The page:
The fist tip is make your PFR differentiate emotional pain from actual pain. You will experience worry as an undifferentiated stress. It will strike you at the first hint that you could lose your job. For days afterwards, your mind will search through its episodic memories calling up the dire consequences of the loss of your job. The humiliation of facing the reactions of your friends. How will you pay your bills? How will your landlord respond to a rent default?

If you cannot imagine what will happen, the unknown threat escalates your anxiety. As your mind flashes the pain of each episode in your unconscious imagination, visceral reactions are triggered. The choking feeling in your throat, the racing heart beat or the burning sensation in your chest are your main problems. You need to identify these internal mechanisms and learn to recognize the physical symptoms of your “worry” experience.

Tips To Stop Worrying – Subdue The Visceral Reactions
The second tip is to do a simple stomach pumping exercise to still your visceral reactions. While the threats may be small, each visceral reaction harms your system. Adrenalin increases to prepare your body for a fight or flight response. Your heart beats increase to improve blood supply. Blood pressure rises and breathing changes. Acidity increases in the stomach. Your excretory system prepares to clear toxin. Your endocrine system produces the adrenal hormone cortisol.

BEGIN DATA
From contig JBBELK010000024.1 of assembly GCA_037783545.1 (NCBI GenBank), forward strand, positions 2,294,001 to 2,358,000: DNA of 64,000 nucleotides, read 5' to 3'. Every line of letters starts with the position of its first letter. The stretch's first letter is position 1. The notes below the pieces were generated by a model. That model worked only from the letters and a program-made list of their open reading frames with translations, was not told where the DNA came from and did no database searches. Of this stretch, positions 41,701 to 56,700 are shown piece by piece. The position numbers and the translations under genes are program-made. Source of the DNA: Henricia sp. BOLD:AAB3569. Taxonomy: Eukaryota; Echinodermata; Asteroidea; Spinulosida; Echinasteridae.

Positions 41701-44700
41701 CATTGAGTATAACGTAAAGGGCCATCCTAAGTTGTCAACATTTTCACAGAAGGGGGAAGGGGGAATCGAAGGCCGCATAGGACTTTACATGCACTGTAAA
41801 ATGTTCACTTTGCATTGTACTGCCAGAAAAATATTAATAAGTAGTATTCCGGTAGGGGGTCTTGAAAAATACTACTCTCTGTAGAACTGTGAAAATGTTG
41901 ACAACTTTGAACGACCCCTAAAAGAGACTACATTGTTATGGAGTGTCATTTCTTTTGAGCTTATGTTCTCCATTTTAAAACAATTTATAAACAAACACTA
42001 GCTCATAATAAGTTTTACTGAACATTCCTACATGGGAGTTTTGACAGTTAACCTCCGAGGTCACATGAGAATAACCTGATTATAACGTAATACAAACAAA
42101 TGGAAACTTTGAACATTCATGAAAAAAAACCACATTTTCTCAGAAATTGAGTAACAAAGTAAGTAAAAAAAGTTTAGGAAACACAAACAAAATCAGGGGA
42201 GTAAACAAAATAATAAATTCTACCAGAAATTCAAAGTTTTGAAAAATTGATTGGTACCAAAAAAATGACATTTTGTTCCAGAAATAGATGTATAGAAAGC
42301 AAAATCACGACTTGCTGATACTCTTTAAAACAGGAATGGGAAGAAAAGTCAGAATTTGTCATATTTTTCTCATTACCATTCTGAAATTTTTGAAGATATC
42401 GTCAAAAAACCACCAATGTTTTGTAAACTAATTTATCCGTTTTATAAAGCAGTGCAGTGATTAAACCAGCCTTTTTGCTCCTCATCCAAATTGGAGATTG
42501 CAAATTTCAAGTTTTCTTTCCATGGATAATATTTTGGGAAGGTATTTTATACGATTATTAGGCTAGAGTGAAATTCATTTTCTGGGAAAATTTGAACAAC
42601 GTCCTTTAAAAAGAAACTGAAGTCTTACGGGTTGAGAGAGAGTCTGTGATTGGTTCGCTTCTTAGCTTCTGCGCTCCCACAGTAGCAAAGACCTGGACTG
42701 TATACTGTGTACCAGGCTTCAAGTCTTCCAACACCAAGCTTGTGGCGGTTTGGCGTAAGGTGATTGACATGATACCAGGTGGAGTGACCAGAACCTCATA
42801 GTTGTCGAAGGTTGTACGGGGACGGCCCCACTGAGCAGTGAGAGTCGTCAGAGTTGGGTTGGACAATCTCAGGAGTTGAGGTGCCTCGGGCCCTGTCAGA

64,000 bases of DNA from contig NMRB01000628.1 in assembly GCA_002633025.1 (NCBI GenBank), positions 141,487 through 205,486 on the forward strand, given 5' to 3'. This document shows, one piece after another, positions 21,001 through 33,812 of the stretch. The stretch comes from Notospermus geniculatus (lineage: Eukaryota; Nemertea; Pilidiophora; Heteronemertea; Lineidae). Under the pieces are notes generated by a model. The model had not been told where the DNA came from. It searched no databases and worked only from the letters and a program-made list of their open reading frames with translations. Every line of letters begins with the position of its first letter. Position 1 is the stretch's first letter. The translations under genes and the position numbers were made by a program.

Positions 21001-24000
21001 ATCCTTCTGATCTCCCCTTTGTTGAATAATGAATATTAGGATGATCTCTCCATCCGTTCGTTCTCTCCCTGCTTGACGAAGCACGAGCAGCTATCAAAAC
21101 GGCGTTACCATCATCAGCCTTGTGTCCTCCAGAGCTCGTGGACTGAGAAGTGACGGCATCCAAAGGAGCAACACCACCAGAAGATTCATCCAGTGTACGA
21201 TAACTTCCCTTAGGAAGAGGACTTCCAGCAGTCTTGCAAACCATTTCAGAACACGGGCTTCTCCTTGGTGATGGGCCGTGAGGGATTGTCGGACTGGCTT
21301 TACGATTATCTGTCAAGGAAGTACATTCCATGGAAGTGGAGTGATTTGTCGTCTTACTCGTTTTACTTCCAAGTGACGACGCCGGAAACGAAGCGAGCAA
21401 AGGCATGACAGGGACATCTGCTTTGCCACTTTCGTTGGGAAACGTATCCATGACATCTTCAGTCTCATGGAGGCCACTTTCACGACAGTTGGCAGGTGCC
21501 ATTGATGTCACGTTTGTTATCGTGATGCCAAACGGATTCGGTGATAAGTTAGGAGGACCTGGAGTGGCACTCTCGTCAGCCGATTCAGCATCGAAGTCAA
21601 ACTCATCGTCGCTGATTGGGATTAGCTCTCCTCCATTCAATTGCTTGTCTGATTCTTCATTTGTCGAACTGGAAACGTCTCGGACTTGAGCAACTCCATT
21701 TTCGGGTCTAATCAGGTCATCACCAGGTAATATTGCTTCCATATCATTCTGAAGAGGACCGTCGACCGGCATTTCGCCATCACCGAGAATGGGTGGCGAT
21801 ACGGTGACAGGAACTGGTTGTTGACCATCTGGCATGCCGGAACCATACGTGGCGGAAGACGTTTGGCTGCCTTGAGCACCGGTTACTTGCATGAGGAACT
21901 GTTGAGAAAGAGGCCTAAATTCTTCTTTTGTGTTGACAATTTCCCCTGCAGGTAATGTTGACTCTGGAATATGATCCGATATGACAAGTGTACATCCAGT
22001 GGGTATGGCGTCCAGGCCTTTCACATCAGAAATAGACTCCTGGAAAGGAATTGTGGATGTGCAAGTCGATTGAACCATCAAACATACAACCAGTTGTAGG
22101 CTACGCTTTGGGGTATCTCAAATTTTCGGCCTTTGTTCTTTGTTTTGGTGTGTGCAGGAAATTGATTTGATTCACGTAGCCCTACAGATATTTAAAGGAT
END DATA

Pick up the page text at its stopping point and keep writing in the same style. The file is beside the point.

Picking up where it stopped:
Excess production of cortisol leads to blood pressure, diabetes and heart problems. Excess cortisol also causes damage to your immune system, arteries, and brain cells, and cause premature aging. This website suggests a simple stomach pumping exercise, which you can learn to practice silently at the first sign of tension. It is powerfully effective in dissipating it. The exercise quiets the adrenalin drive and places you in a better frame of mind, where your PFR can take over.

Tips To Stop Worrying – Worry Does Not Solve The Problem
The third tip is to convince your PFR that worry does not solve the problem. Visceral reactions are not necessary for you to solve your problems. Anxiety creates a powerful search for solutions. You do need to actively search for solutions and do whatever you can to solve your problems. Worry sets off a drive within your mind to find a solution. But, nature makes you believe that worry should accompany problems.

The traditional belief is “How can I not be worried, when I am not able to pay rent?” But, you can also be energized with the need to pay rent. When you play a computer game, your mind is searching rapidly for solutions, with energy. Your mind is capable of calm and energetic searches without anxiety. You produce your best without anxiety. In fact, you do your best, when you are energetic and not anxious. The third tip is to be convinced of the futility of worry.

Tips To Stop Worrying – Acceptance Of The Worst Case